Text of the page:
Thames Water and the Backyard Nature campaign have launched a £60,000 fund for grassroots community organisations looking for grants to run nature activities.
The first round is open for applications until 8th March 2022 for an initial distribution of £12,000 forming part of a wider two year programme awarding £163,000 by Thames Water.
Backyard Nature is a national campaign to empower children from all backgrounds to access nature and get involved in its care, inspired by the Eco Emeralds, a group of environmental activist school children from Anfield in Liverpool. Backyard Nature is powered by the ethos that all children, no matter their background or experience, can protect nature. This is achieved by offering accessible resources and opportunities to children to foster positive and meaningful engagement with conservation.
The partnership will work with communities across the Thames Water service area who have limited access to gardens and parks and are not appropriately represented or engaged in environmental issues such as conservation and climate change.
The Thames Water funding will be provided over two years through grants to grassroot groups. These will be used to develop inclusive nature-based community projects, which will help boost biodiversity and water conservation and empower people to become community champions for nature.
Activities funded by this round of grant funding could include setting up water butts and bird friendly water features in a community garden, creating a welly bank to get kids outside in all weathers, or even running kayak litter picks.
The project aims to improve accessibility and inclusion and to educate and support all children and young people to protect nature wherever they live. It has been found that children from lower income households, and from Black, Asian and other minority ethnic households get out into nature less often than their white and more affluent peers (1).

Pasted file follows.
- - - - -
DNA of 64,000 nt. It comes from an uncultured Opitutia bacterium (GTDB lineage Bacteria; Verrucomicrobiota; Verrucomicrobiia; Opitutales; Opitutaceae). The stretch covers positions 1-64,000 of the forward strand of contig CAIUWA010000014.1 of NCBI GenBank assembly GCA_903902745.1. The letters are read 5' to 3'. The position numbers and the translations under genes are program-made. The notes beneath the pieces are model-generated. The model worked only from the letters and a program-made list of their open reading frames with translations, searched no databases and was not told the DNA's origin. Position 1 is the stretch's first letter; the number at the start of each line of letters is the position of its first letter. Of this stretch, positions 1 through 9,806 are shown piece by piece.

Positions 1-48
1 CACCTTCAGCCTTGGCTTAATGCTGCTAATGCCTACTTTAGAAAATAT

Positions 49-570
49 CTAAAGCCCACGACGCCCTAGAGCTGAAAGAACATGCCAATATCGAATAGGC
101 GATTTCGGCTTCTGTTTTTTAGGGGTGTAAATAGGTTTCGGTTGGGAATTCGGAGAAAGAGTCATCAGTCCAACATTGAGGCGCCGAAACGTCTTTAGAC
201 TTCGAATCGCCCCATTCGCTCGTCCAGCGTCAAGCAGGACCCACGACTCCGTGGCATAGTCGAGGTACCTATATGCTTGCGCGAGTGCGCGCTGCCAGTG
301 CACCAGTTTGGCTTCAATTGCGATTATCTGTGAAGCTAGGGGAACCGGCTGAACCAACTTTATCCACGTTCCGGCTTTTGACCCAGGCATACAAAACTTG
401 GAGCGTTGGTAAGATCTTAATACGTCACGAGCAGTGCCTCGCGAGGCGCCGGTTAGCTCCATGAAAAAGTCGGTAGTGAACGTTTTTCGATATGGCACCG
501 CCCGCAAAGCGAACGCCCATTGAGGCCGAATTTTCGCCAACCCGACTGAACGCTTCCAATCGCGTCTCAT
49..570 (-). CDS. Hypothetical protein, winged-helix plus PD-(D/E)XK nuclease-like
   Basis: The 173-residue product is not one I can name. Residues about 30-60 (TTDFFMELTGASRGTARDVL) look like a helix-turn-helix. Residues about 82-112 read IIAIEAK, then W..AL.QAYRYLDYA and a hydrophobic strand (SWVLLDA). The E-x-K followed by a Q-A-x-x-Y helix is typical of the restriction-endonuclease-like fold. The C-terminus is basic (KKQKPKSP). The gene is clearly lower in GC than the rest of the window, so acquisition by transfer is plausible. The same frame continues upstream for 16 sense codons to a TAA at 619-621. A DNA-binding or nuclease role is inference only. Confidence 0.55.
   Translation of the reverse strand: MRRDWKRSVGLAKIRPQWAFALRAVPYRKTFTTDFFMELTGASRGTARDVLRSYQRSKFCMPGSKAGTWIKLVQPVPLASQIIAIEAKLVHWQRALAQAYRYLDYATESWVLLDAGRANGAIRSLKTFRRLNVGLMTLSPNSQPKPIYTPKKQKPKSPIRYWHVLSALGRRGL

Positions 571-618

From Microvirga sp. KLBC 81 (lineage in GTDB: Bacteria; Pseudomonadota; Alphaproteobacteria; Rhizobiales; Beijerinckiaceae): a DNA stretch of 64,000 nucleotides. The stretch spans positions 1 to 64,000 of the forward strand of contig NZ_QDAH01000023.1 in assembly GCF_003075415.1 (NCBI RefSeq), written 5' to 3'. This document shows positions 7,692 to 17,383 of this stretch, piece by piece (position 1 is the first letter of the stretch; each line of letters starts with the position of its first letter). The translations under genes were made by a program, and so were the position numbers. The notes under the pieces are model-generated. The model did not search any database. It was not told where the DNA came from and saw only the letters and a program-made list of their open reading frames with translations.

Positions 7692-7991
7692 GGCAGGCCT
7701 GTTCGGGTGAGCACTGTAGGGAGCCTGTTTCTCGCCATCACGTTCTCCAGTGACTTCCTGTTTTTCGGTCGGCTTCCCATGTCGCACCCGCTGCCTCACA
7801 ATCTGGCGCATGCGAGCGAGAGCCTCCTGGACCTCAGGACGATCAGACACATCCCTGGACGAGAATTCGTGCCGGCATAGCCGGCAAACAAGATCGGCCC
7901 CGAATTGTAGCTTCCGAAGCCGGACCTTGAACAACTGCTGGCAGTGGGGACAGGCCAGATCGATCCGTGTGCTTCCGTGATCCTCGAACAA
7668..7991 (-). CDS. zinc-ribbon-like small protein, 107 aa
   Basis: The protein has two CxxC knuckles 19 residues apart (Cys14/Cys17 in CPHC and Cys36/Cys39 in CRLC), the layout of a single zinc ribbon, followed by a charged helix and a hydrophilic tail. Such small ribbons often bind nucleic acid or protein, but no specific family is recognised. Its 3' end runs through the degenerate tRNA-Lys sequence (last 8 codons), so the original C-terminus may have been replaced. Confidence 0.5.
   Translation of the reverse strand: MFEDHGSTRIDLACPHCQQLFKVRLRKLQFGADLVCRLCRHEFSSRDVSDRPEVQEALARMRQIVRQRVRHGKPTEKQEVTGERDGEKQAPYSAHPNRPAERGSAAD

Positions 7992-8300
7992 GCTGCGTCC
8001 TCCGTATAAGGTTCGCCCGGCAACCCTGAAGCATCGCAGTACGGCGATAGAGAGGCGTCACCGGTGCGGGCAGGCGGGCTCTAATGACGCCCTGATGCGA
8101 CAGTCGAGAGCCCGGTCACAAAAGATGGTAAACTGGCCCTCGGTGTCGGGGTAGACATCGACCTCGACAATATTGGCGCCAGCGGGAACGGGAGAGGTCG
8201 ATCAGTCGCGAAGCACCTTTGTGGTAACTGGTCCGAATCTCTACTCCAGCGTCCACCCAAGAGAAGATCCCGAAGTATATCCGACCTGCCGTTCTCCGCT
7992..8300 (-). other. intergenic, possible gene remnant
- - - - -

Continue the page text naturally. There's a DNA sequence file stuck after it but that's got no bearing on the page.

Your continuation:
Meanwhile the pandemic has highlighted the benefits of spending time in nature. According to the People and Nature Survey for England, just over four in ten adults say nature or wildlife (41%) and visiting green and natural spaces (42%) has been even more important to their wellbeing since coronavirus restrictions began (2).
Rosemary Waugh, Head of Corporate Responsibility for Thames Water said: “I’m excited we’re partnering with Backyard Nature, which closely connects with our own aims to protect the environment and invest in the communities we serve. Sadly, not everyone has a garden, nature reserve or waterway on their doorstep or are included in environmental projects and campaigns meaning their views are not represented or heard.
“We know how important access to green spaces and nature is to people’s physical and mental wellbeing. That is why we kept Walthamstow Wetlands open to Londoners during the lockdowns. It also really matters that everyone can learn about and experience nature and engage with issues such as conservation and climate change. We’re proud to be funding this inspiring initiative to create a positive legacy for generations to enjoy.”
Sophie Forge, Campaign Manager for Backyard Nature said: “As our mission is to make nature accessible for all young people, we are particularly hoping to see applications to the fund from diverse groups that are often underrepresented or excluded from nature activities. We would also love to see some projects that are based in areas of deprivation, that find ways to connect with nature in urban settings, or that are led by organisations that are setting up new nature programmes.”
How to apply
From 8th February 2022, grants of £500 to £2,000 are available for community groups to apply for. Groups can apply for funding on ActionFunder. ActionFunder is an online giving tool that allows businesses & foundations to give directly to local community groups & charities around the UK. Community groups that sign up to ActionFunder and are eligible will be matched with the Thames Water Biodiversity Fund. The fund will close on 8th March 2022.
(1) Monitor of Engagement with the Natural Environment survey, 2018
(2) The People and Nature Survey for England: Monthly indicators for September 2021, 2021